Los Alamos National Laboratory

Los Alamos National Laboratory

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Resisting Bacterial Resistance

Los Alamos scientists are taking an in-depth look at how bacteria defeat death-by-antibiotics.
March 8, 2016
Artist rendering of green bacteria

Gram-negative bacteria have evolved multiple strategies for self-defense—including mechanisms to pump out any molecules that could kill them, such as antibiotics.

“We want to ensure that antibiotics stay inside bacteria.”

Each year, nearly two million people in the United States acquire antibiotic-resistant infections. And despite all the advancements of modern medicine, nearly 20,000 of them die. This is because bacteria and other microbes have, over billions of years, evolved extremely effective ways of protecting themselves from harmful substances, such as those used as antibiotics.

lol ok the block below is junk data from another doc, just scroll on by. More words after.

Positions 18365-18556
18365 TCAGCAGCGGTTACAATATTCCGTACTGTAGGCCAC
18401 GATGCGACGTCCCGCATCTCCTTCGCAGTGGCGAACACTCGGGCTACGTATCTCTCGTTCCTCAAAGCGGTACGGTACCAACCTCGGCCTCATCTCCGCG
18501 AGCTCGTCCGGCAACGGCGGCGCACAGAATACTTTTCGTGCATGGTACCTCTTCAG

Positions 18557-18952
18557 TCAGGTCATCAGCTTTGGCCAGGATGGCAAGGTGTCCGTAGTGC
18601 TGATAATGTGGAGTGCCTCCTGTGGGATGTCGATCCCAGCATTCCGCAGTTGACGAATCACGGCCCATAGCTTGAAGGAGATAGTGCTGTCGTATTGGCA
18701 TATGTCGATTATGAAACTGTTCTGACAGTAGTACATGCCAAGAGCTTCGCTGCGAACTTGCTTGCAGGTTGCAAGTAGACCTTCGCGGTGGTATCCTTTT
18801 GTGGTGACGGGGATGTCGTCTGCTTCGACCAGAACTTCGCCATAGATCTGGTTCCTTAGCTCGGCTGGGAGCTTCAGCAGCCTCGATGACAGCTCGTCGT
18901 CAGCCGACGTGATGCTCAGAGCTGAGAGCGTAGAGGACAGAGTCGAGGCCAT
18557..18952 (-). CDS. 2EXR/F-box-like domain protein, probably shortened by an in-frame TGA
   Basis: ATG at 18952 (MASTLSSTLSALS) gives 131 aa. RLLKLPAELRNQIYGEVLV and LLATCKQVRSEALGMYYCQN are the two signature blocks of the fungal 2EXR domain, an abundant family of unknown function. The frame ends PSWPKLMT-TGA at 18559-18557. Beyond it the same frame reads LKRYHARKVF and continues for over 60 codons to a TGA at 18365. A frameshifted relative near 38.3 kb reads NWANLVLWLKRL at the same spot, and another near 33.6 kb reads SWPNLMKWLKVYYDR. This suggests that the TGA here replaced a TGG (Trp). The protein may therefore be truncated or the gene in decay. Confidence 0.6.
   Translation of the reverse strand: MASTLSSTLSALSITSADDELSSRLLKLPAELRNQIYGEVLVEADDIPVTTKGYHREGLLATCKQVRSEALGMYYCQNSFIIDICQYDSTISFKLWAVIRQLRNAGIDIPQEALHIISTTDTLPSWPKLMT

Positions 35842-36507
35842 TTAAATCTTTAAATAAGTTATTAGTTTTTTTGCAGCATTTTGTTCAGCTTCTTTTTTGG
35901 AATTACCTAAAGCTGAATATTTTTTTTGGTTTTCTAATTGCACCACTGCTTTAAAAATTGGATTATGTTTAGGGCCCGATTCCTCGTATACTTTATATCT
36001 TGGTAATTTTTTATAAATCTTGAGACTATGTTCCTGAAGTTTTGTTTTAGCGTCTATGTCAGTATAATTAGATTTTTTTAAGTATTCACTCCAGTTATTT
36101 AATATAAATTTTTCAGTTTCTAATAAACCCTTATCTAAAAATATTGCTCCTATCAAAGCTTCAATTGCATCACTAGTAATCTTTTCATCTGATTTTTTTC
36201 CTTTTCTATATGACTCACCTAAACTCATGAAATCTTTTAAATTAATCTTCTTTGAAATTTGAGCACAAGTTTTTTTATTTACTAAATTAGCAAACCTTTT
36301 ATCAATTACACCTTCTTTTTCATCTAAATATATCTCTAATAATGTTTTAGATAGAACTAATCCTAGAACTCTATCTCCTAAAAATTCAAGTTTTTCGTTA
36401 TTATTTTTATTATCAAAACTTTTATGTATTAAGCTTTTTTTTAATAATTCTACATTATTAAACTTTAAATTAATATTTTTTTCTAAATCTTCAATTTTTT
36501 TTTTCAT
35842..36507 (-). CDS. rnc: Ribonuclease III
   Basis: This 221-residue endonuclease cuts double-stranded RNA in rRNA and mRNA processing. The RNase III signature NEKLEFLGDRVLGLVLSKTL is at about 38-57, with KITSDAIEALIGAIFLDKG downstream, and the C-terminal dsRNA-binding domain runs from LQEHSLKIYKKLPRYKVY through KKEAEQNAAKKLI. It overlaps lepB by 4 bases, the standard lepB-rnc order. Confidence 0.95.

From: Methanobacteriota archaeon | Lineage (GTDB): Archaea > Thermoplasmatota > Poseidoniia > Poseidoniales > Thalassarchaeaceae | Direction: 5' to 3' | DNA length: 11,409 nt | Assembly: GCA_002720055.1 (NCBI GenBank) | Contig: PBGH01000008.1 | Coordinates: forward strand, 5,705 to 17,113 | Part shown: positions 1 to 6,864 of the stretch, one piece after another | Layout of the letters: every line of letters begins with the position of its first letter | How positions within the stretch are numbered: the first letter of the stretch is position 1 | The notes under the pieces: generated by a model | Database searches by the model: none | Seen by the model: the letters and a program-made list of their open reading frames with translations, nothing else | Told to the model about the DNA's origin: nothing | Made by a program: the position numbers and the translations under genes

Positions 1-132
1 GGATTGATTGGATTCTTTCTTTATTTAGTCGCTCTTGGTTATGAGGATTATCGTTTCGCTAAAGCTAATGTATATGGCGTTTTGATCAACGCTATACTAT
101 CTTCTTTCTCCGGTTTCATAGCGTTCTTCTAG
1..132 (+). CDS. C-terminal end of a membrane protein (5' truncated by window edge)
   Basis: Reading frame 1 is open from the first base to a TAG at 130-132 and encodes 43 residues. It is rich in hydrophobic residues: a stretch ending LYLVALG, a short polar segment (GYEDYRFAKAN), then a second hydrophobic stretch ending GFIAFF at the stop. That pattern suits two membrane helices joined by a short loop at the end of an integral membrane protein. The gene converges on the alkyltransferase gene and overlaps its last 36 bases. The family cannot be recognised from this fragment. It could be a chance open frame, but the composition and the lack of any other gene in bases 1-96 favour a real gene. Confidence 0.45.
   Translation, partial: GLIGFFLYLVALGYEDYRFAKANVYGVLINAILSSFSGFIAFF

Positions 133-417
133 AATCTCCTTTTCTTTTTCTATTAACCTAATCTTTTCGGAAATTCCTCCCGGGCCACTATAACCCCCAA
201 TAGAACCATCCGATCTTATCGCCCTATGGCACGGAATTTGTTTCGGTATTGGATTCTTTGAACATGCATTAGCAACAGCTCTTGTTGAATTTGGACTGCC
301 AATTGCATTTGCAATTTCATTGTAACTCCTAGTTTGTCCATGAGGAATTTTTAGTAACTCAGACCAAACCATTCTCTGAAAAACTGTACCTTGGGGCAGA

Los Alamos scientists are investigating one of these defense mechanisms, a molecular machine called an efflux pump, to understand more about its role in bacterial drug resistance. By characterizing how this pump works, how bacteria regulate its use, and how microbes help each other survive, the scientists hope to hone their own strategies for human survival.

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